Walker & Company founder Tristan Walker carries a 207-year old book with him for inspiration

By Melissa Locker

Entrepreneur Tristan Walker founded Walker & Company in 2013 with a mission to create health and beauty products for people of color. Earlier this month, it was announced that Procter & Gamble was acquiring the company for an undisclosed sum. That doesn’t mean Walker is retiring anytime soon, though. In fact, Walker may be busier than ever as he takes the reins as CEO of the newly wholly owned subsidiary, growing his men’s shaving brand, Bevel, and his women’s hair care brand, Form.

Here, Walker reveals his tips and tools for getting the most out of every day.

What classic product do you believe nobody’s ever improved on? 

The safety razor! Get a Bevel.

Walker  and  Company founder Tristan Walker carries a 207-year old book with him for inspiration | DeviceDaily.com

[Photo: courtesy of Peloton]

What’s a product that you are currently in love with? 

My Peloton bike. The bike has completely changed my lifestyle for the better. Peloton conveniently delivers amazing content that inspires me to work out (almost) every day. Even though we ride the bike at home, I feel connected to a large, inspiring, and supportive community of people who have a strong desire to maintain a healthy lifestyle.

Walker  and  Company founder Tristan Walker carries a 207-year old book with him for inspiration | DeviceDaily.com

[Photo: courtesy of Sonos]

What service can you not live without?

Sonos + Spotify/Tidal. I love music, and I love playing music loudly. Between my office and my home, I use about 12 Sonos devices I’ve collected over the years.

What’s your necessary vice?

Haribo Gummi Bears are life.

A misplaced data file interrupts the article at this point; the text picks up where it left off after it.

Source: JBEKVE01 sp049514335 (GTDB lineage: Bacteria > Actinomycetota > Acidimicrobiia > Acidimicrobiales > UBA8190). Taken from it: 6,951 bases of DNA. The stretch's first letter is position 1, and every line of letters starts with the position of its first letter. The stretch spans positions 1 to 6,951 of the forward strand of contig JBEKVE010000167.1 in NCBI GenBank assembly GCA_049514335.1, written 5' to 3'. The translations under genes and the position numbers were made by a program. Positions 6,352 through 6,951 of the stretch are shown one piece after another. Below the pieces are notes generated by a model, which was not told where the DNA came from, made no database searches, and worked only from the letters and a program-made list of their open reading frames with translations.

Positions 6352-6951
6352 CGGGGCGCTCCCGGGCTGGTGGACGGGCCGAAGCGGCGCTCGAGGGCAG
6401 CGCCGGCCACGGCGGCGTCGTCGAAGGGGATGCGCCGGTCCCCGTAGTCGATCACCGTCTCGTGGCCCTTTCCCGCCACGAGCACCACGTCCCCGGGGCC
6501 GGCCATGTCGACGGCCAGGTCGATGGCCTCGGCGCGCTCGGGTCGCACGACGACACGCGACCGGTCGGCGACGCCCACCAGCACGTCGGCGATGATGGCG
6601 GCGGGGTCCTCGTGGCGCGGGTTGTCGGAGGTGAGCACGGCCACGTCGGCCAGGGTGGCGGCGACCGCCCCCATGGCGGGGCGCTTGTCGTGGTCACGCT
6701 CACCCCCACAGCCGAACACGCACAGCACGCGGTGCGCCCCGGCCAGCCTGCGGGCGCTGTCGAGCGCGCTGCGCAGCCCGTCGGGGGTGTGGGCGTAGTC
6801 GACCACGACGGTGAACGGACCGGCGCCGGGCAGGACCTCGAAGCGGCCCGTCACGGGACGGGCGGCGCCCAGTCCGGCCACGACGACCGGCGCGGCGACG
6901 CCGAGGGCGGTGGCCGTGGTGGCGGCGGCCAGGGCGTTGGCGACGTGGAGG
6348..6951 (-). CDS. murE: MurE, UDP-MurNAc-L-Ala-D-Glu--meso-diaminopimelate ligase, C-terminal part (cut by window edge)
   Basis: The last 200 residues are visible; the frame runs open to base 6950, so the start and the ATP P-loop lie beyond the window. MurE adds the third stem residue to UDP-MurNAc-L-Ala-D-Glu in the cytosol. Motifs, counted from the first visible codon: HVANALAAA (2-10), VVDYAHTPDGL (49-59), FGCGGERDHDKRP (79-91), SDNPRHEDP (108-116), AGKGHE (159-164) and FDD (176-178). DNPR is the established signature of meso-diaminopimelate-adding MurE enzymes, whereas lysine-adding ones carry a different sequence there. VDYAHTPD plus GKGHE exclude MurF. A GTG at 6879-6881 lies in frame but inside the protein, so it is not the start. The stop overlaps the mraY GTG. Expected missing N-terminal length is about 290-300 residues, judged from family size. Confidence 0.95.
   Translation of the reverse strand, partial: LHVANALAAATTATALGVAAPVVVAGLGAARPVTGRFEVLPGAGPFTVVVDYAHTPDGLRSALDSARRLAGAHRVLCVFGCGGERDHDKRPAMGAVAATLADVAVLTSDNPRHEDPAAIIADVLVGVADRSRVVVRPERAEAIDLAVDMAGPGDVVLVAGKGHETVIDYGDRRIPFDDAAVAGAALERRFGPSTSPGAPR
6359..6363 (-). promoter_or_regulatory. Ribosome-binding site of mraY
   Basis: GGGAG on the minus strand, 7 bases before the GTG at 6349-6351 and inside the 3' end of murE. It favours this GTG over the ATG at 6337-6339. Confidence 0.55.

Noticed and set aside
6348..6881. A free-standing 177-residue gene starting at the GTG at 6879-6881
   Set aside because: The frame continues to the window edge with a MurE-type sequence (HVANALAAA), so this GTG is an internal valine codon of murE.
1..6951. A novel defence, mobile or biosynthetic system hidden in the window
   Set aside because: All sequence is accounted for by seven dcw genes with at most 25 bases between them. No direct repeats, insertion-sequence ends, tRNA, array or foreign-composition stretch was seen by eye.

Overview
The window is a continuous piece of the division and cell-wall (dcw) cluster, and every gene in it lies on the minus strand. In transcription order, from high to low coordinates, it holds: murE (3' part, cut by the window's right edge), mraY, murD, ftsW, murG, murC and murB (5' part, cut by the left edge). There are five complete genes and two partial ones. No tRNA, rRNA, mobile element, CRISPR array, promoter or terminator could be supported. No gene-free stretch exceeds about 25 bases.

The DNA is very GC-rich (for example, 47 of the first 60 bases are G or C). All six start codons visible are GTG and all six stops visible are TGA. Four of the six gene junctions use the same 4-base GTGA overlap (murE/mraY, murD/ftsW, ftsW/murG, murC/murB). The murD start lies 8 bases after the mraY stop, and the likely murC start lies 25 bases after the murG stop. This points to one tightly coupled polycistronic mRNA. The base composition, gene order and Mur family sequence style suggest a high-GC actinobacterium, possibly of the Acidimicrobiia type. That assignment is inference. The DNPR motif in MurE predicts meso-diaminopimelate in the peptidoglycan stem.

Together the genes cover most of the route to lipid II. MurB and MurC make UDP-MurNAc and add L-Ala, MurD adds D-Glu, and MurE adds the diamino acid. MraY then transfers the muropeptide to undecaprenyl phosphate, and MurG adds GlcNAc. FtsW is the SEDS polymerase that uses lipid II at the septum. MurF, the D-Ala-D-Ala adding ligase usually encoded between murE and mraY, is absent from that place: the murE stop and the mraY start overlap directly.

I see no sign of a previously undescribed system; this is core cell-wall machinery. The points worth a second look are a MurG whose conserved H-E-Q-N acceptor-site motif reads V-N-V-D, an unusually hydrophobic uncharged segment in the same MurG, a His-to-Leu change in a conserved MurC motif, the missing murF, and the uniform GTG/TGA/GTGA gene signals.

What’s your Off Switch?

I love reading. I’d say it’s my On Switch too. Novels, poetry, plays, anything I can get my hands on. I try to read up to an hour or two before bed.

What books are on your nightstand?

Robert MacFarlane’s Landmarks: A fun book giving power to what he calls “the literature of nature,” the power of words to shape one’s own vision of the world. It’s a beautiful book.

Samuel Kirkham’s Kirkham’s Grammar: A favorite book, which many people say helped shape Abraham Lincoln’s prose. This book is a fun treatise on the science of language. I have a copy that was published in 1811, and I’ve carried it with my everywhere I’ve gone throughout the past year.

Isabel Wilkerson, The Warmth of Other Suns: The Epic Story of America’s Great Migration: This book chronicles and contextualizes the 20th century Black American refugee crisis in the United States, it’s incredible.

The Complete Histories of Polybius: Polybius details events during the 53 years in which ancient Rome became a dominant world power. His writing style is succinct, direct, and honest. It’s great.

The Bible: My sustenance. Every day.

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